Next Tasmanian state election

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Next Tasmanian state election

← 2018 2022

All 25 seats in the Tasmanian House of Assembly
13 seats needed for a majority

  Will Hodgman apples cropped.jpg
Rebecca White MP.jpg
Cassy O'Connor (cropped).jpg
Leader Will Hodgman Rebecca White Cassy O'Connor
Party Liberal Labor Greens
Leader since 30 March 2006 17 March 2017 12 June 2015
Leader's seat Franklin Lyons Denison
Last election 13 seats; 50.26% 10 seats; 32.63% 2 seats; 10.30%
Seats needed Steady Increase3 Increase11

Incumbent Premier

Will Hodgman
Liberal



The next Tasmanian state election is scheduled to be held in or before 2022 to elect all 25 members to the House of Assembly.

The two four-year term incumbent Liberal government, currently led by Premier of Tasmania Will Hodgman, will attempt to win a third term against the Labor opposition, currently led by the Tasmanian Opposition Leader, Rebecca White. Also contesting the election will be the Greens, currently led by Cassy O'Connor.

The House of Assembly uses the proportional Hare-Clark system to elect 25 members in five constituencies electing five members each. Upper house elections in the 15-seat single-member district Legislative Council use full-preference instant-runoff voting, with election dates staggered and conducted separately from lower house state elections. The election will be conducted by the Tasmanian Electoral Commission.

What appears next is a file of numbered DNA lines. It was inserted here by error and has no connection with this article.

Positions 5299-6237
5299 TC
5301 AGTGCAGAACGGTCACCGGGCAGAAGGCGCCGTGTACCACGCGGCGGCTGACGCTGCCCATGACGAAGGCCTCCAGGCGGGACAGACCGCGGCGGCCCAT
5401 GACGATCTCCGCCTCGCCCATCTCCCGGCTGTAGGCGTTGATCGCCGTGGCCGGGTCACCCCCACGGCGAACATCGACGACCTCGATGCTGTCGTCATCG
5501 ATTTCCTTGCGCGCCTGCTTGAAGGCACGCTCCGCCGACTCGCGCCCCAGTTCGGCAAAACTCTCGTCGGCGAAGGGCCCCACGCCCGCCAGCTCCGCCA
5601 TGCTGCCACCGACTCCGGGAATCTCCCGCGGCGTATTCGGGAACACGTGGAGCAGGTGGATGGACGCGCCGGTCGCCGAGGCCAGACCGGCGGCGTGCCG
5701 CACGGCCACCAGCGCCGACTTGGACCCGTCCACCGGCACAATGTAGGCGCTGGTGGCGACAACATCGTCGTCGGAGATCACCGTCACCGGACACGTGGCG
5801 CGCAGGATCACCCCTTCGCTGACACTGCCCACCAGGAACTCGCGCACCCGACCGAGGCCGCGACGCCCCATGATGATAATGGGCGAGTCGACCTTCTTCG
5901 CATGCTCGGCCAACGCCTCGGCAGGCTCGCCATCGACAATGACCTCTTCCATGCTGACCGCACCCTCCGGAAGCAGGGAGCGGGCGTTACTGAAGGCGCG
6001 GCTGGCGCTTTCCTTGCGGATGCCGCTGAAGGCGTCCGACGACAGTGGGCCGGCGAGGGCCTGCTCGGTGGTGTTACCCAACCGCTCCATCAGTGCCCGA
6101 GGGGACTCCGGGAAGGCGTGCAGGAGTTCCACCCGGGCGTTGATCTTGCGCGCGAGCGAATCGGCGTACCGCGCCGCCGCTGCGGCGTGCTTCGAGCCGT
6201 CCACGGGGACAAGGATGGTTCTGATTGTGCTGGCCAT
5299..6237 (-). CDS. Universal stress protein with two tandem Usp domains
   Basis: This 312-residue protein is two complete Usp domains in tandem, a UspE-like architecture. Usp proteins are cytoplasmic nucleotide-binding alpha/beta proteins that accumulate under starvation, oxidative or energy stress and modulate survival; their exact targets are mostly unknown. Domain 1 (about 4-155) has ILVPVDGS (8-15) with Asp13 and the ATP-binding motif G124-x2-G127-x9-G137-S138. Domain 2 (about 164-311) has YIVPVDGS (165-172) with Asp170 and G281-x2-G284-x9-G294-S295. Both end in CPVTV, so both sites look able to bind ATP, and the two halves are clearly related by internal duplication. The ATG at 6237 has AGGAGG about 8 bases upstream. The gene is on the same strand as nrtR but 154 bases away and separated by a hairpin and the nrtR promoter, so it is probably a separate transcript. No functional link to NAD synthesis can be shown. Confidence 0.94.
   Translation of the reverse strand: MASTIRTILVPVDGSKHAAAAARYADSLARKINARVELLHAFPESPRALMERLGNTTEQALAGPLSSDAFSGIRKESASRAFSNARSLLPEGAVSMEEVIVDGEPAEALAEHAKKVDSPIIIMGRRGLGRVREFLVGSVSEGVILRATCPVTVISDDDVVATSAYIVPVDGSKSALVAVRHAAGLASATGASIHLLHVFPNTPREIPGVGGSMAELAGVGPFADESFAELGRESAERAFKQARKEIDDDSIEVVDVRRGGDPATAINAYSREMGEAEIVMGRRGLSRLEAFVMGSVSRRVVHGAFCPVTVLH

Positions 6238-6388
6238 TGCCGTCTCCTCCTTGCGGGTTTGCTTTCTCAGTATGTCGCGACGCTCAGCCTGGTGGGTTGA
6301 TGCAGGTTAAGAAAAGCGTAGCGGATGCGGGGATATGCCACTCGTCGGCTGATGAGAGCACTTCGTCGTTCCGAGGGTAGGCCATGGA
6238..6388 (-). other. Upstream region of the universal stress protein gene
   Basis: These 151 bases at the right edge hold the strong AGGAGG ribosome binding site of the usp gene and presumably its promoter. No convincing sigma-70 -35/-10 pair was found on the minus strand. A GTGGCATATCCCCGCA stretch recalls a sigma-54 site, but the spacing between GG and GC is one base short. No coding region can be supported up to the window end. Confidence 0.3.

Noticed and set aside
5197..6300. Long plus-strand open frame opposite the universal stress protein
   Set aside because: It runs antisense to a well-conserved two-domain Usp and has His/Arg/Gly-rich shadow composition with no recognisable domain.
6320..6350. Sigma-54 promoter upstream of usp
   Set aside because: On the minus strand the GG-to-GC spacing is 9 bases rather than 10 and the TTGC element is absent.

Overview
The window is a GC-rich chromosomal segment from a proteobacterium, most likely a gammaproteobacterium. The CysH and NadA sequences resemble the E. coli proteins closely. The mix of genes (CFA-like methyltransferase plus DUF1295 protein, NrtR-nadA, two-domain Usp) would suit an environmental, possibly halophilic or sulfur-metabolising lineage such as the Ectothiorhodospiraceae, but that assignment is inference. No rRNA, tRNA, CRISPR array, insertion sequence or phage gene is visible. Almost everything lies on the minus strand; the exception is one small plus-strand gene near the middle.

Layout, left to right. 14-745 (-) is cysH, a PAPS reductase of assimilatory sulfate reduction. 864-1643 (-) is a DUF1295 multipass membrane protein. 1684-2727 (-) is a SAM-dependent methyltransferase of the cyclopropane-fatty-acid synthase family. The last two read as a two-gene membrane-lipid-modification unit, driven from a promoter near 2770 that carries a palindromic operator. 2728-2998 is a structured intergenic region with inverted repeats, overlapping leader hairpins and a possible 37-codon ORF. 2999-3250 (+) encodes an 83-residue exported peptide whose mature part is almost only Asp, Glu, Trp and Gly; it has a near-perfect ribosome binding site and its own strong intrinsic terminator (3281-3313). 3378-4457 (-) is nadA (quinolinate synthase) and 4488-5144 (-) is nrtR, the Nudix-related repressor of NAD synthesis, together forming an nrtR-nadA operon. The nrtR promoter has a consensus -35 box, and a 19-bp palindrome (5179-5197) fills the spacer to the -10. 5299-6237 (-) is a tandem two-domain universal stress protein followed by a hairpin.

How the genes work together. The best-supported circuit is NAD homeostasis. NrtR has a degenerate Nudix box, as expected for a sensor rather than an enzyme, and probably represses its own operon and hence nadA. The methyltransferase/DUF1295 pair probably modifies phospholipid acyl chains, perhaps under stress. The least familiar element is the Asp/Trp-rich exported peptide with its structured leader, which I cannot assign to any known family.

Date[edit]

Under section 23 of the Constitution Act 1934, the House of Assembly expires four years from the return of the writs for its election, which took place on 3 March 2018.[1] The Governor must issue writs of election between five and ten days thereafter.[2] Nominations must close on a date seven to 21 days after the issuance of the writ,[3] and polling day must be a Saturday between 15 and 30 days after nominations close,[4] meaning it must take place before the end of 2022.

Background[edit]

The previous election in 2018 saw the Liberal Party led by Will Hodgman retain government, winning 13 seats compared to the Labor Party's 10 seats and the Greens with 2. Despite holding a one-seat majority, the Liberal Government's choice for Speaker was rejected by the Assembly shortly after the new parliament began sitting in May 2018.[5] Liberal member Sue Hickey was elected to the Speakership with the support of Labor and the Greens.[5] Hickey revealed she would vote independently on government bills though she has said she will "always support the Liberal Government" on confidence and supply.[5][6]

Polling[edit]

References[edit]